On our Isilon cluster, we have a 124 TB file system. It is currently 38 percent full, with 31 million files. About half the data are image files, and the mean file size is 1.5 MB. We use snapshots to protect against accidental deletion, but we need something different to protect against total failure (e.g., sysadmin error, software error, or water, heat, or fire damage). And because we're a poor research lab, it shouldn't be too expensive.
We currently try to back up to tape, but that has two problems. First, just traversing the directory tree and stating each file takes more than five days, so even an incremental backup takes over a week. Second, and most important, a restore would takes many weeks, even months.
Ideally, we'd like to have access to much of the data again within a week of disaster. (It's fine to get the data back gradually over the course of several weeks if we can choose which directories to restore first, but sourcing new storage equipment and restoring would likely take much longer than that.) The only way I can think of recovering in a week is to maintain a replicate on disk at a separate location. It's OK to lose at least a few days of work, so the replication can lag a little or cover the file system over the course of several days. It's also OK for the replicate to have much poorer performance than the original.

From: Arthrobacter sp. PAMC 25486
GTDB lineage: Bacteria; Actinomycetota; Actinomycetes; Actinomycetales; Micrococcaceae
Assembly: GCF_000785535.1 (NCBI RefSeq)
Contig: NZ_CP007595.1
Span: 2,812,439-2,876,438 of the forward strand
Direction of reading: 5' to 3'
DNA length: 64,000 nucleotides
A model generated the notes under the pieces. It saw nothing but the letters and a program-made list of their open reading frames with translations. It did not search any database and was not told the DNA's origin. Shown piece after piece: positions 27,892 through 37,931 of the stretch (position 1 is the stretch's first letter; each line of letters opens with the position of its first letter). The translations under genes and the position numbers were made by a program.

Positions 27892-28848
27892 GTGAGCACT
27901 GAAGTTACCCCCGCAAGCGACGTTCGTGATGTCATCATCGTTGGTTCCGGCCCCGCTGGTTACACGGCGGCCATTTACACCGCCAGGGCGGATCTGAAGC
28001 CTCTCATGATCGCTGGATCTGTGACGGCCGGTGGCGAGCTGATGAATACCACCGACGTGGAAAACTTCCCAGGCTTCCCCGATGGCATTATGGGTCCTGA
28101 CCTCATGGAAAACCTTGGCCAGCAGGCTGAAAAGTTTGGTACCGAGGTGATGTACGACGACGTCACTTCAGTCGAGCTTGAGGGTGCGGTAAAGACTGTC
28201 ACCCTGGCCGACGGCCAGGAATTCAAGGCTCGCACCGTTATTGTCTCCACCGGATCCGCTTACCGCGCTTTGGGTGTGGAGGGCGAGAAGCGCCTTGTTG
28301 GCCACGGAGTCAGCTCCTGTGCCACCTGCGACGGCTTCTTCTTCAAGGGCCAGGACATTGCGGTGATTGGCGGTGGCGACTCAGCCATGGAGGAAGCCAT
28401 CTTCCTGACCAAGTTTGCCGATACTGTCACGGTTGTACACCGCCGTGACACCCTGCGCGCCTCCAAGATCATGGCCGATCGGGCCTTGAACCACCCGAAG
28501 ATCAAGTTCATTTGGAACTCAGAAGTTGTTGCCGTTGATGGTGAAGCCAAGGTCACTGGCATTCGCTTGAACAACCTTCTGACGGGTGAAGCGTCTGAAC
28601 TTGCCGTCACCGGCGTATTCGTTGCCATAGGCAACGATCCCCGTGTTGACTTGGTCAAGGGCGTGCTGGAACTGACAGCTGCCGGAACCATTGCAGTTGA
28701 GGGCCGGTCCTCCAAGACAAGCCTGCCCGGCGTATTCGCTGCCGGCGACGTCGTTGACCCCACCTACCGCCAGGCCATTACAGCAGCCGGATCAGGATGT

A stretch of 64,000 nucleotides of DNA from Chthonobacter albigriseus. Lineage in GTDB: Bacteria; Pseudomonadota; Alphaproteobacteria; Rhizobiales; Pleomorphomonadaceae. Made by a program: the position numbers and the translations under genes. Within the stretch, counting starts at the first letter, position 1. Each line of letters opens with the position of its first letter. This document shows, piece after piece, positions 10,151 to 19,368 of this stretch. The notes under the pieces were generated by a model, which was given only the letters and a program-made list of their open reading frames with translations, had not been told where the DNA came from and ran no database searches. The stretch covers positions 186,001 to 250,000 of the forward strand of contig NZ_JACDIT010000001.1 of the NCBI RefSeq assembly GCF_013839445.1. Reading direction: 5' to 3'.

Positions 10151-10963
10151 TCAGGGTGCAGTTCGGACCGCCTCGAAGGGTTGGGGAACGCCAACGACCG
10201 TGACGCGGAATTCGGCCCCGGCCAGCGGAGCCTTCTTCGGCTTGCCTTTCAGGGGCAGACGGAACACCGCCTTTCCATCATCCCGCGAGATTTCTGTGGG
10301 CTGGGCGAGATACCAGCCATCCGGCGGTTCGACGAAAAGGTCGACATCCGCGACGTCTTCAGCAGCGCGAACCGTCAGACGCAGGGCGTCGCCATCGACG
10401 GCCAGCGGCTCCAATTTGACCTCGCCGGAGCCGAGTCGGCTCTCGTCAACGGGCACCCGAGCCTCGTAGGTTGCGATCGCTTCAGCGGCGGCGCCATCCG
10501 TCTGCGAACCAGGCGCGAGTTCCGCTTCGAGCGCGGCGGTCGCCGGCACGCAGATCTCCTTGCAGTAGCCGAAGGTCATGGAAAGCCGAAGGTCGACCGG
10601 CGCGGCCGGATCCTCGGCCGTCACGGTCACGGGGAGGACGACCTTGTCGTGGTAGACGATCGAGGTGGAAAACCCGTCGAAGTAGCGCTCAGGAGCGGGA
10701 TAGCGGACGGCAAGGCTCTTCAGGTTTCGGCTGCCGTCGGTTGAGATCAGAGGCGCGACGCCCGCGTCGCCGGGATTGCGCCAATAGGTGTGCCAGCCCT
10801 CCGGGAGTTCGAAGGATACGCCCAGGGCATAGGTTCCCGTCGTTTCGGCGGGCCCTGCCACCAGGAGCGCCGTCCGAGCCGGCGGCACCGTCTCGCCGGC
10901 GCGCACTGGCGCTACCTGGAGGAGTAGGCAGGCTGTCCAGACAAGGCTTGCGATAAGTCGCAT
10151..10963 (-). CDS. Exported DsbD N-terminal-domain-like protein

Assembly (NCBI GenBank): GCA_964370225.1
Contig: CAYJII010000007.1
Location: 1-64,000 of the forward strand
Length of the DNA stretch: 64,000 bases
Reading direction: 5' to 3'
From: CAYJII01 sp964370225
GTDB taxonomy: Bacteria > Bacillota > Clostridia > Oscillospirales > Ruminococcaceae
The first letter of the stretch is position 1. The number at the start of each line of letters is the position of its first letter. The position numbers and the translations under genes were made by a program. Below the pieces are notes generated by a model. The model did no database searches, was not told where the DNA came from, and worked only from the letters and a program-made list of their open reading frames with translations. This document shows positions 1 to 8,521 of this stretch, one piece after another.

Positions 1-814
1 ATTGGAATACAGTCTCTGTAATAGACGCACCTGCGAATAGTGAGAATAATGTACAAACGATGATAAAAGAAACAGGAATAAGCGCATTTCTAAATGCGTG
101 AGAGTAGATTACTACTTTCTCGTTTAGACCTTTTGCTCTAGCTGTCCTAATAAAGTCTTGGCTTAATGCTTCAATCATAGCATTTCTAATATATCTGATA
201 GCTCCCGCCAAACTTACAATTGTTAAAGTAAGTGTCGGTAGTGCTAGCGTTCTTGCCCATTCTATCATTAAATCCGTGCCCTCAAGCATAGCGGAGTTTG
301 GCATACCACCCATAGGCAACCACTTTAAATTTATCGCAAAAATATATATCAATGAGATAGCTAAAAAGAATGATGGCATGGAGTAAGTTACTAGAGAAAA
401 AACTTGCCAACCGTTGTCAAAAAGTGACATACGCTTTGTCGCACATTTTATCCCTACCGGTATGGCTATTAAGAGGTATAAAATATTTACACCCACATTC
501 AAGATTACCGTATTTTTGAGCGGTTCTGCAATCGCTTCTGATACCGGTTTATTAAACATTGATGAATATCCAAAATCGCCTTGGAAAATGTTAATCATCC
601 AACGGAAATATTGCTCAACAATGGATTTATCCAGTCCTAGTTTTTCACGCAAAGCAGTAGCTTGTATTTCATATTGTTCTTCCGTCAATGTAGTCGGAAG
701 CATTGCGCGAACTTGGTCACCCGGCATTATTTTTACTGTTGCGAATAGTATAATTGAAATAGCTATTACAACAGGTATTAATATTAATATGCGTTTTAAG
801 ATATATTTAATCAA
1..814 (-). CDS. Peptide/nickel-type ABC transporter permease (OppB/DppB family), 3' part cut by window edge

The Isilon solution would be to use SyncIQ to replicate the file system to another cluster. Because this operates at the block level, it avoids the problem of traversing the file system and stat-ing each file. As can be expected, the cost is a little steep: the license for the SyncIQ software is $55k, and then there is the cost of the expensive Isilon storage to synchronize to (although using their cheaper NL storage helps a bit). I expect that the Isilon solution will come to somewhere between $500 and $1000 per TB, which is far better than the $1300–1900/TB we paid for the primary storage, but still a lot of money for us.
Given that raw hard drives can be had for $60/TB these days, I would hope that 124 TB of slow storage can be cobbled together for far below Isilon prices, and that there is a way to replicate changes in less than a week. Can you think of a way?